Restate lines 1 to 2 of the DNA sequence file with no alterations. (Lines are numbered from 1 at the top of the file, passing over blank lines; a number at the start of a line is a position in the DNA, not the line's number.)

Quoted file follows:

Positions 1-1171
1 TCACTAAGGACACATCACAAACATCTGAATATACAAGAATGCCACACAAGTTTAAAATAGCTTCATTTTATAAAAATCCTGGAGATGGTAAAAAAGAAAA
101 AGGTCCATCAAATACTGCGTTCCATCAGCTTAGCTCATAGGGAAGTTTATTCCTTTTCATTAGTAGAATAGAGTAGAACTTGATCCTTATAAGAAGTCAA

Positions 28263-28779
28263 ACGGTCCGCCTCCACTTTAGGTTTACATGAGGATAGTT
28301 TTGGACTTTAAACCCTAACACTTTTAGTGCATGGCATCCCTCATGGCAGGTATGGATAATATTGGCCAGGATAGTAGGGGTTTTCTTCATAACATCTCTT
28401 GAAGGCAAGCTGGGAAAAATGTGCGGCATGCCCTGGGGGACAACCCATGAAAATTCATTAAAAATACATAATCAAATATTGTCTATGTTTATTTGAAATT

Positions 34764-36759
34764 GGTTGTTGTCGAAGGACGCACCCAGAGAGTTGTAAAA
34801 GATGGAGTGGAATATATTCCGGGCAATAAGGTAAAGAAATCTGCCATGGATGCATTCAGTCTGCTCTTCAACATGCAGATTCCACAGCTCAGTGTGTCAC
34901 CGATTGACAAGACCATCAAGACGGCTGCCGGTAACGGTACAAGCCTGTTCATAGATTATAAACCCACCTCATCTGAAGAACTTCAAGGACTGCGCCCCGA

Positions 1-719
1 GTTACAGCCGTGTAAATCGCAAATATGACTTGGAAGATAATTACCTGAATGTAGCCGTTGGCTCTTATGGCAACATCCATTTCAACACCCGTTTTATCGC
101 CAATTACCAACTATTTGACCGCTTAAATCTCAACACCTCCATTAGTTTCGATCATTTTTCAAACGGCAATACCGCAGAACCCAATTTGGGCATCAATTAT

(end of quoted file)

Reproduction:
Positions 1-1171
1 TCACTAAGGACACATCACAAACATCTGAATATACAAGAATGCCACACAAGTTTAAAATAGCTTCATTTTATAAAAATCCTGGAGATGGTAAAAAAGAAAA